Patients aren’t going to be the only ones benefitting from medical AI—physicians will, too, and not just in terms of diagnosing ailments. While in the past many physicians have grumbled that EHRs actually increased their workload, Rasmussen believes that in the future, intelligent systems will serve as electronic amanuenses, monitoring patient visits and harvesting information passively from the environment. “Maybe the microphone in a computer will pick up the conversation between the physician and the patient,” Rasmussen says. “Then the AI will remotely extract the relevant information and package it up into notes for the physician to review and sign off on.” Such a system could be linked to cameras in the examination room that feed back information about a patient’s body language and facial expressions. “An AI system could glean insights into comprehension and anxiety states and fear, and that could be fed back to the caregiver to coach them in how to interact with the patient,” Rasmussen says, adding, “Physicians are not necessarily [good] at human interaction.”
If eavesdropping AIs and internal weather stations sound like the stuff of science fiction, that’s only because technology has truly brought healthcare to the cusp of a breathtaking inflection point. “In my mind, the practice of medicine has not seen this big of a cultural shift since the implementation of electronic health records half a century ago,” Rasmussen says. “And really, we’re still in preschool in terms of the state of development. We have a long way to go.”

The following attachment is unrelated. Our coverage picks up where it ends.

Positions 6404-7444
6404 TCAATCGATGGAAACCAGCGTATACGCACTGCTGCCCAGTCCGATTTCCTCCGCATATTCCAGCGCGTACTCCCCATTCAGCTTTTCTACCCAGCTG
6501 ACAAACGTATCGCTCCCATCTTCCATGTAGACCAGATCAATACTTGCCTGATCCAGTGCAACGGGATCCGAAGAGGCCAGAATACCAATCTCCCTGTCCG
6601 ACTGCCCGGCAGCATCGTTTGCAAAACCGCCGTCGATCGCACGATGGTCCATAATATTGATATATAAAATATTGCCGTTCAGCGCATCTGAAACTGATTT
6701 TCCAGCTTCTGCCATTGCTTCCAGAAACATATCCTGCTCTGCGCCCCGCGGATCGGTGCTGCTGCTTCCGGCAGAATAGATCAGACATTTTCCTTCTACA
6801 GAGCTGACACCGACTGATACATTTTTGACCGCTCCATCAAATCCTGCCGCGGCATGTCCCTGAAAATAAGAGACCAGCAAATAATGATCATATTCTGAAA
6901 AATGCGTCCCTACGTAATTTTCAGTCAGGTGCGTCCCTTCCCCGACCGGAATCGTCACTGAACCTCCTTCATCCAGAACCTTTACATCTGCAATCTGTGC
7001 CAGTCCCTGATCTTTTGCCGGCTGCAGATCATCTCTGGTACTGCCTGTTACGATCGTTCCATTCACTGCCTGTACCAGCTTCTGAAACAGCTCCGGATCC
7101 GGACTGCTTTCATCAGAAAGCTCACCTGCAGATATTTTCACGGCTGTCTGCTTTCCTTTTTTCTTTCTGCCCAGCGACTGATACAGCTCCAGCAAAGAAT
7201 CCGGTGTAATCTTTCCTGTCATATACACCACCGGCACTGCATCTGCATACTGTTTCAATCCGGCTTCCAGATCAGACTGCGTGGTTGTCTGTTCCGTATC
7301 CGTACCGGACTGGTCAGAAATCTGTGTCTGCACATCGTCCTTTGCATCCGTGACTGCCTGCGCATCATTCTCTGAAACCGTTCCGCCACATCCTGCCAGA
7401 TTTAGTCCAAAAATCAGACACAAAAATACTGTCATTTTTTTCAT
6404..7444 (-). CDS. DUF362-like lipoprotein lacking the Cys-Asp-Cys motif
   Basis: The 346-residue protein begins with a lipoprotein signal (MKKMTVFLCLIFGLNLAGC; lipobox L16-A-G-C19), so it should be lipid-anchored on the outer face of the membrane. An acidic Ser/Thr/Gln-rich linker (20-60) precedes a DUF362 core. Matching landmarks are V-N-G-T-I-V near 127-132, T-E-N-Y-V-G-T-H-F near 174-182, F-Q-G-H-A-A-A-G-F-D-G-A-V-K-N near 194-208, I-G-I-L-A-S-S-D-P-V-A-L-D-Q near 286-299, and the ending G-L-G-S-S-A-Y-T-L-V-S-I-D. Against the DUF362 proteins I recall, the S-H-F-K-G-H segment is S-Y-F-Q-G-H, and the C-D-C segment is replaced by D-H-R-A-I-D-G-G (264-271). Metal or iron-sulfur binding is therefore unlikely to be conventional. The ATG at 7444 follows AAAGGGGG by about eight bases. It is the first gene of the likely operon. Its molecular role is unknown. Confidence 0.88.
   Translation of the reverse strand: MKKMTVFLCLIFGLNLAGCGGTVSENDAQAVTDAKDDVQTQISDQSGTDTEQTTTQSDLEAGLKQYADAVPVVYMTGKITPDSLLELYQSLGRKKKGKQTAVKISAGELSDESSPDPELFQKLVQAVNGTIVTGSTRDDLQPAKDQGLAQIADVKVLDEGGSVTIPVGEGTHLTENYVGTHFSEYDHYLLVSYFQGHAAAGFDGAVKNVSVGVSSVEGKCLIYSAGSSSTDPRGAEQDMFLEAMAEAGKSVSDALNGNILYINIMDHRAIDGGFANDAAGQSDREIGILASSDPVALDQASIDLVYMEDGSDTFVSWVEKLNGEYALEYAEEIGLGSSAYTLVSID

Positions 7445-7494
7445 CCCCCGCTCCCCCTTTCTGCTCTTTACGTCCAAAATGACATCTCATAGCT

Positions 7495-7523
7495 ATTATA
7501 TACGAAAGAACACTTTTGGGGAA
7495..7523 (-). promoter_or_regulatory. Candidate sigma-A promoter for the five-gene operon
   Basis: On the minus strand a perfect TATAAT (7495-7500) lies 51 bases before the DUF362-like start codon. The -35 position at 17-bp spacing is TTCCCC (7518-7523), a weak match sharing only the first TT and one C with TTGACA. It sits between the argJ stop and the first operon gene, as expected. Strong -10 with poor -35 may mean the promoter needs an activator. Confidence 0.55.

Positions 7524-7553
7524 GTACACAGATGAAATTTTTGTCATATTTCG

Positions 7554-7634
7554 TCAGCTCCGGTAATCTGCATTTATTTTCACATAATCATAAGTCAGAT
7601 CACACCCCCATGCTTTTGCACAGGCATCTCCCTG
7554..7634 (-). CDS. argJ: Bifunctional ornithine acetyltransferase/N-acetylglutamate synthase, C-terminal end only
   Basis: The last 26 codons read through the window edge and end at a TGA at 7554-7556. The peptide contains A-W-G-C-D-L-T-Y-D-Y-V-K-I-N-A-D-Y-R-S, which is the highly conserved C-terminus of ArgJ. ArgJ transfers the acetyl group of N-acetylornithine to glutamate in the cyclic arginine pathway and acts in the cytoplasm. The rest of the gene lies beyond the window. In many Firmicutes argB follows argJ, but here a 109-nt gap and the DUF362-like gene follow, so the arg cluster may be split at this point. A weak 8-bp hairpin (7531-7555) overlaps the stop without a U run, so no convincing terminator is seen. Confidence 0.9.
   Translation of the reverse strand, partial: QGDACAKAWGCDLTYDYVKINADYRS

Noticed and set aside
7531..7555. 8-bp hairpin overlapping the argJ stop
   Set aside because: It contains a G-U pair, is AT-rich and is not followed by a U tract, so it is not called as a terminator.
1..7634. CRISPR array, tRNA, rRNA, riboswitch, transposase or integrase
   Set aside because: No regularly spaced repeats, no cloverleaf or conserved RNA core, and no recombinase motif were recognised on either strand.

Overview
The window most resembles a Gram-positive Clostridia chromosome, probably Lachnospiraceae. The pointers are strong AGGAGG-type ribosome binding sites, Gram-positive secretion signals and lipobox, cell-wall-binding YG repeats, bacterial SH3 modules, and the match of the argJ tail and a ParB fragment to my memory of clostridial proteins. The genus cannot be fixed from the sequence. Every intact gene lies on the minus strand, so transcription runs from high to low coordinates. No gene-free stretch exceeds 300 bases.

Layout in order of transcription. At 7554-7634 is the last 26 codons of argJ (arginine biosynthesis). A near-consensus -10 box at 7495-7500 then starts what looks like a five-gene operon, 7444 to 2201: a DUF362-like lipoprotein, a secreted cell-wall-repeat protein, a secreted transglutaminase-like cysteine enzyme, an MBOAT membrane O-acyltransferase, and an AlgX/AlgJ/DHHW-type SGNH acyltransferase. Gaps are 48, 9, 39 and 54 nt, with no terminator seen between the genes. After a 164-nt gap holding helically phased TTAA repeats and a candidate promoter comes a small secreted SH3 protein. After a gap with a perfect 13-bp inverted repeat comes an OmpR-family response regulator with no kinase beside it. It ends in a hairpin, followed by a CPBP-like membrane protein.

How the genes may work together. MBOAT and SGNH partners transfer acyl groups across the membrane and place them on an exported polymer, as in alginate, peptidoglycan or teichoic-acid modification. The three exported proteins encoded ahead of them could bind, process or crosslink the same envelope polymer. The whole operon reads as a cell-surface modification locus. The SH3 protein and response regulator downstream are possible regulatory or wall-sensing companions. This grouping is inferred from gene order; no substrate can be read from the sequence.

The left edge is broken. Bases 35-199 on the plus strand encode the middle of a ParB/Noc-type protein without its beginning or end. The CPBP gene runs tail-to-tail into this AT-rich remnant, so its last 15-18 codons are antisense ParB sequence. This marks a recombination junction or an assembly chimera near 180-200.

The future of healthcare: Lessons for leaders
- In the next five to 10 years, a new generation of small networked sensors will provide clinicians with up-to-the-moment, multifaceted insight into patients’ health.
- Integrating masses of medical data into a comprehensive picture of each individual’s health will require both advanced data architecture and sophisticated AI.
- Next-generation machine learning algorithms will not only keep a watchful eye on patients’ health, but also direct and even provide treatment.
This article/content was written by the individual writer identified and does not necessarily reflect the view of Hewlett Packard Enterprise Company.